Until last month the worst that anyone could recall the river Don doing to Thessco’s Sheffield premises was the occasional brief incursion into its riverside car park. Now a dark tide mark, chest-high inside Thessco’s factory, records the extent of the destruction from some of Britain’s worst floods in decades.

James Tear, deputy managing director of the family-owned company that has been making precious metal alloys in the northern English city since 1760, explains how water poured through its 10-acre site, wrecking machines and supplies. “It was like being hit by a tidal wave,” he says.

Britain’s wettest June on record brought extensive flooding to parts of northern and central England and killed four people. Sheffield was among the areas worst affected after rivers burst their banks.

Amazingly, Thessco has salvaged some customer orders and is doing what it can to get running. But Mr Tear expects six to nine months of disruption before the damage can be put right.

Next door, the situation is just as grim at British Silverware, 200 years old and owned by members of Mr Tear’s family. Its factory and showroom are covered with mud and debris. Sodden packing boxes destined for Harrods and other upmarket stores are strewn around.

Untouched among the wreckage is a dining table, set for four to show off the high quality cutlery for which Sheffield is famous. Lifted by floodwater and set down gently when the water receded, its glasses are upright, its napkins dry on pristine plates. The rest, as Mr Tear says, is “carnage”.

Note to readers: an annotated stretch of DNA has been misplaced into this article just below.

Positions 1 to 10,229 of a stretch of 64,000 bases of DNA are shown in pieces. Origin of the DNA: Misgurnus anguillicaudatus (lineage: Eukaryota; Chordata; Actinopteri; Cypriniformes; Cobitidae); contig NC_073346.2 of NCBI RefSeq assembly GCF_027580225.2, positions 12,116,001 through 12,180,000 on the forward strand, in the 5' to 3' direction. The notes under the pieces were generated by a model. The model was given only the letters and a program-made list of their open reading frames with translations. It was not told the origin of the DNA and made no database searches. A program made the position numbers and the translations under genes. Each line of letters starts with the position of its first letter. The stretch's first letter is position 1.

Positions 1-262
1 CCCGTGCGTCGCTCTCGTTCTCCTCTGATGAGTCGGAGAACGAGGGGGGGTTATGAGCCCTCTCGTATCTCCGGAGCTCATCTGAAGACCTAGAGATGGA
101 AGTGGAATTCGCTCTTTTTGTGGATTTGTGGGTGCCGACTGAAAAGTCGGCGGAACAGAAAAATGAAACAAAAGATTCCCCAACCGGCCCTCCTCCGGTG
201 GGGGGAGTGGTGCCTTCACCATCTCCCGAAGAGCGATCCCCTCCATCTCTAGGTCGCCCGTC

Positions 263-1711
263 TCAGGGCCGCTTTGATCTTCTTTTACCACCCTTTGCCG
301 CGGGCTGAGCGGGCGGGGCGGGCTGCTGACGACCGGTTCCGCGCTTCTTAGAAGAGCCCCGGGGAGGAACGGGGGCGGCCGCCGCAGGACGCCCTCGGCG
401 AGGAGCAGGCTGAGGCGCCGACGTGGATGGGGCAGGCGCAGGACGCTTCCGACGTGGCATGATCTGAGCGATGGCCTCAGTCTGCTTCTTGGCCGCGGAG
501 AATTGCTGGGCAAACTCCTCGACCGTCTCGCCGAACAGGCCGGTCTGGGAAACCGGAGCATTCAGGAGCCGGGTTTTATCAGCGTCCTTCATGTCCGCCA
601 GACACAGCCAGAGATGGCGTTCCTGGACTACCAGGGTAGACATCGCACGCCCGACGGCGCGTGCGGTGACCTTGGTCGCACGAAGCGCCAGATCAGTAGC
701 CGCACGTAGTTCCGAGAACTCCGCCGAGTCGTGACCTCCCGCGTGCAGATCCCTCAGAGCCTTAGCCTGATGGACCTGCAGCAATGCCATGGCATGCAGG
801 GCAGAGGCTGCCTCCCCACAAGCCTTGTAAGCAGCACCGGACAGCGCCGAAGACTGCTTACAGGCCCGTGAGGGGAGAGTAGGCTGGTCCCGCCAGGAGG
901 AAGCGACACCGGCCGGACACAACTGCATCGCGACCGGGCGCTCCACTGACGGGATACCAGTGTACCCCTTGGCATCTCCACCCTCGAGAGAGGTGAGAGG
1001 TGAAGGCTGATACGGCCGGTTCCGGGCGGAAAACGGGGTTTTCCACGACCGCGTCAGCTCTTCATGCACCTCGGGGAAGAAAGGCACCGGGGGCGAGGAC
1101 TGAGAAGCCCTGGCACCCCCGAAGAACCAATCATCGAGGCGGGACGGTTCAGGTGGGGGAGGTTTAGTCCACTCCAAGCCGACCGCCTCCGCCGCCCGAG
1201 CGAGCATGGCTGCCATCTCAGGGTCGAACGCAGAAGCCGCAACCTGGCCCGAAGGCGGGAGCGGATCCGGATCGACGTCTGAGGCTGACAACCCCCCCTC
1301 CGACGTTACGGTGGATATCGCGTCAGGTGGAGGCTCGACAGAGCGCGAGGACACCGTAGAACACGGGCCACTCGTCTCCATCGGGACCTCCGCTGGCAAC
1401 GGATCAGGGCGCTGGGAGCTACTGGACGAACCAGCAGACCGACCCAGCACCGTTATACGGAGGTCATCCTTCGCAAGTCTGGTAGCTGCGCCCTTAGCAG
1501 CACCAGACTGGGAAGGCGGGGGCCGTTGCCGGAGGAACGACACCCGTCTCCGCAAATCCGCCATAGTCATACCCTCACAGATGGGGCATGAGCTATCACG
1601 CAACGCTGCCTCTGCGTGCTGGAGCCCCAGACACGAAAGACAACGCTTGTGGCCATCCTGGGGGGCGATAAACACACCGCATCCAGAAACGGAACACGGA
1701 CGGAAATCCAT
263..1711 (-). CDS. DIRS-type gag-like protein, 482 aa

It is 10 days since Sheffield was deluged with a month’s rain within a few hours but the tough times are only just starting for its metalworkers and engineering companies.

The disaster has cast doubt upon the survival of some companies. Evidence of high failure rates for businesses hit by natural disasters are sobering and many have been inadequately insured. Of two dozen manufacturers that met this week to discuss their future, about half said they had no “business interruption” insurance to tide them over a long clean-up. The affected manufacturers range from sole traders to companies with hundreds of staff. One estimate says up to 5,000 industrial jobs in Sheffield and further along the valley in Rotherham could be at risk.

Even those relatively confident of restarting do not know how resilient their markets will prove. Mr Tear, whose company was breaking into the rest of Europe, says: “The unknown quantity is whether customers will hang on in with you.”

Alan Reid, the city’s “master cutler” and owner of a 150-year-old toolmaking company where 200 machine motors have to be stripped and dried out after the floods, wants the government to provide bridging finance and 100 per cent capital allowances to allow businesses to replace machinery. But there has been no response, while an offer of £2,500 from the regional development agency to help businesses with non-insured losses is considered derisory by many manufacturers.

David Frost, director-general of the British Chambers of Commerce, said: “Small businesses in particular are going to need some form of intensive support.”

Banks are sounding a helpful note. But it will take all of the ingenuity learnt in centuries of production if some of Sheffield’s manufacturers are to recover from the devastation wreaked by a river that was once such an ally.

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